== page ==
UK Disability Law - venues inaccessible to performers?
October 28, 2013 10:11 AM   Subscribe

What laws apply to music/performance venues in the UK in terms of providing reasonable access to disabled artists? Example: a band with a member in a wheelchair, where the venue may not be equipped to allow a wheelchair user onstage or in the backstage areas.
posted by greenish to Law & Government (3 answers total)
 
Employers are required to make 'reasonable adjustments' under law. There is no set definition of reasonable. I don't think there is a hard and fast rule that theatres have to provide access.
posted by MuffinMan at 10:33 AM on October 28, 2013


Employers are required to make 'reasonable adjustments' under law.

That is as may be, and I'm not a UK lawyer, but I highly doubt that venues are considered to be the employers of artists they have perform.

That being said, I'm not even entirely sure how this would work under US law, to be honest. In the US, the ADA treats venues as "public accommodations" and requires them to be handicapped accessible. Yet the vast majority of the attention seems to be on accommodating the audience, not the performers. I'm having a lot of trouble finding authority on how access laws apply to performers, most of whom are not employed by the venues in which they perform and don't necessarily count as "members of the public" either, as they have a more substantial contractual relationship with the venue than the audience does.

I think most venues wind up relying upon safe harbor provisions which will not require venues to provide handicapped access to the stage if it would require a major change to the venue's architecture, cost a ton of money, impose a huge administrative overhead burden, etc. It would not surprise me if the laws in the UK were similar, but I could be seriously off there.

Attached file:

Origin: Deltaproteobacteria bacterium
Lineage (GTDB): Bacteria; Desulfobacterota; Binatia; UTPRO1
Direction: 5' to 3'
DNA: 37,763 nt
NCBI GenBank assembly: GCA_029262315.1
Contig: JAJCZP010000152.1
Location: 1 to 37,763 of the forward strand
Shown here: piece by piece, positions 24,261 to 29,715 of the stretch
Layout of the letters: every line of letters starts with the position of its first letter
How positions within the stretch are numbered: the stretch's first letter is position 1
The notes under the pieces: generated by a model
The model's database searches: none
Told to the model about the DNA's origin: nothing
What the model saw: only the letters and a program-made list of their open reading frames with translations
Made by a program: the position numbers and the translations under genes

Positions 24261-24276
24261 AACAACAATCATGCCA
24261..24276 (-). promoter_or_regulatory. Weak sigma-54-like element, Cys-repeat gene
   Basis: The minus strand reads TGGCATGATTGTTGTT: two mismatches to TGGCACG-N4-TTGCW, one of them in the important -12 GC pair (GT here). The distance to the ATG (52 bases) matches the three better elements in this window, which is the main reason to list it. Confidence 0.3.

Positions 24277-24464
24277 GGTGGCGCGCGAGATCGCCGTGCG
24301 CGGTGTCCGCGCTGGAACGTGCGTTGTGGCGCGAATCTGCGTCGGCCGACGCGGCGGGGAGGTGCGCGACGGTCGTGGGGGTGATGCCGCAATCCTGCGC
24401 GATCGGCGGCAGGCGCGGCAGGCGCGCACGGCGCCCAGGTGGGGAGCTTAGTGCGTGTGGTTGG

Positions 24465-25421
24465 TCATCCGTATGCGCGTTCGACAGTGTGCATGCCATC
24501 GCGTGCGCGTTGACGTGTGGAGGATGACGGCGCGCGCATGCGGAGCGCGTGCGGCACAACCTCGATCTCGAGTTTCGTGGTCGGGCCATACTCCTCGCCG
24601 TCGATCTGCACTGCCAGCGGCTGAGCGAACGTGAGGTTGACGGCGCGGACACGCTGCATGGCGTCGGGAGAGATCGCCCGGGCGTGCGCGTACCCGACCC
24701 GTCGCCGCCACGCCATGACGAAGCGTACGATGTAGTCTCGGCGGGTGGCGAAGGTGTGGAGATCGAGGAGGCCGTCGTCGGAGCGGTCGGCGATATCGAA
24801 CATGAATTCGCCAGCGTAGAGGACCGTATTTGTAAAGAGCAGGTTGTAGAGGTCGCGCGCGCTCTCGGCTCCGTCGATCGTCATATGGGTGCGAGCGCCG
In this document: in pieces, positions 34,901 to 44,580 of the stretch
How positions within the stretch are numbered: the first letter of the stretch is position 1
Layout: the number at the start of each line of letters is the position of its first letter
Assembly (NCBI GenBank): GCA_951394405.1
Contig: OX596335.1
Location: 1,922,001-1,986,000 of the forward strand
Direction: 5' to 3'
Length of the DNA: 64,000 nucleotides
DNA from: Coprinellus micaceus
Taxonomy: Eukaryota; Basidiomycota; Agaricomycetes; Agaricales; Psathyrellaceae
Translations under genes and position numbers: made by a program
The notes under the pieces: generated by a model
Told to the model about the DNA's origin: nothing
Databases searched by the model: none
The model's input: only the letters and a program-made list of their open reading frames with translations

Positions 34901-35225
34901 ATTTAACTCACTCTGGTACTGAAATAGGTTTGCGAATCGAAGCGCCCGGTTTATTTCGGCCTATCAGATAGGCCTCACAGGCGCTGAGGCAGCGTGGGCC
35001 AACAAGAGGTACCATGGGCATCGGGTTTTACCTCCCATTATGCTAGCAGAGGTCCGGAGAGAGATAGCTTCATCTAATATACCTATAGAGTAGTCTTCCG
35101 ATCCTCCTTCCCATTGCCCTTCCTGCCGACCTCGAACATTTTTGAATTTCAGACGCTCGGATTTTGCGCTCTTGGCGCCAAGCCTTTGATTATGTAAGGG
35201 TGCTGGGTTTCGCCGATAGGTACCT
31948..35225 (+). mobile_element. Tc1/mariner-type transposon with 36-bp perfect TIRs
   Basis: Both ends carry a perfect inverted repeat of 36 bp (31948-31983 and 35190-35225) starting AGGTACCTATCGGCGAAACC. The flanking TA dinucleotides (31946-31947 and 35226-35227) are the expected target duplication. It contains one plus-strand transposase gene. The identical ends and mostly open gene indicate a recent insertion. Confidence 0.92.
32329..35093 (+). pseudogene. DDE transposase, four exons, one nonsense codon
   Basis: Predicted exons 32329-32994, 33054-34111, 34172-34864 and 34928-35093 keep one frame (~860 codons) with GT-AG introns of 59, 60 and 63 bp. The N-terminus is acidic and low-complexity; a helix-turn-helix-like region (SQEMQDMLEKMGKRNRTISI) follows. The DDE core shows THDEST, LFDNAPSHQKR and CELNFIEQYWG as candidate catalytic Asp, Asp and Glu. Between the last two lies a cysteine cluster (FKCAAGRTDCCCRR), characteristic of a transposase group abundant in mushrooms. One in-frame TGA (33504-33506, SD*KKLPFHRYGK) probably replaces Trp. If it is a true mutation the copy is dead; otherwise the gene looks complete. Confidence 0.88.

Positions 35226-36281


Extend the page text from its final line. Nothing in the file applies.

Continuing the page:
posted by valkyryn at 10:55 AM on October 28, 2013


Hm, I can't see how the duty to make reasonable adjustments under the Equalities Act extends to someone with whom a theatre has a contractual arrangement. As said, it covers employees. It also applies to goods and services provided to the public. Thus from the EHRC booklet on 'What equality law means for your business':
Equality law applies to any business that provides goods, facilities or services to members of the public.
This includes a wide range of different businesses and services. Within this, it would include lots of different entertainment venues both large and small, such as:

• theatres
• cinemas
• music venues – everything from a large opera house through to a local jazz café
• comedy clubs
• arts festivals, including music and children’s festivals.

This also applies to places that are not usually used for entertainment but have occasions when members of the public do use them for that purpose. For example, a church which holds lunchtime music recitals or an empty shop which is opened up for an arts festival.
It's difficult to see how this includes performers though.

However, if the theatre is a public sector body or carrying out a public function in some way, then the "general equality duty" should apply, which may provide some recourse.
posted by wilko at 12:57 PM on October 28, 2013 [1 favorite]


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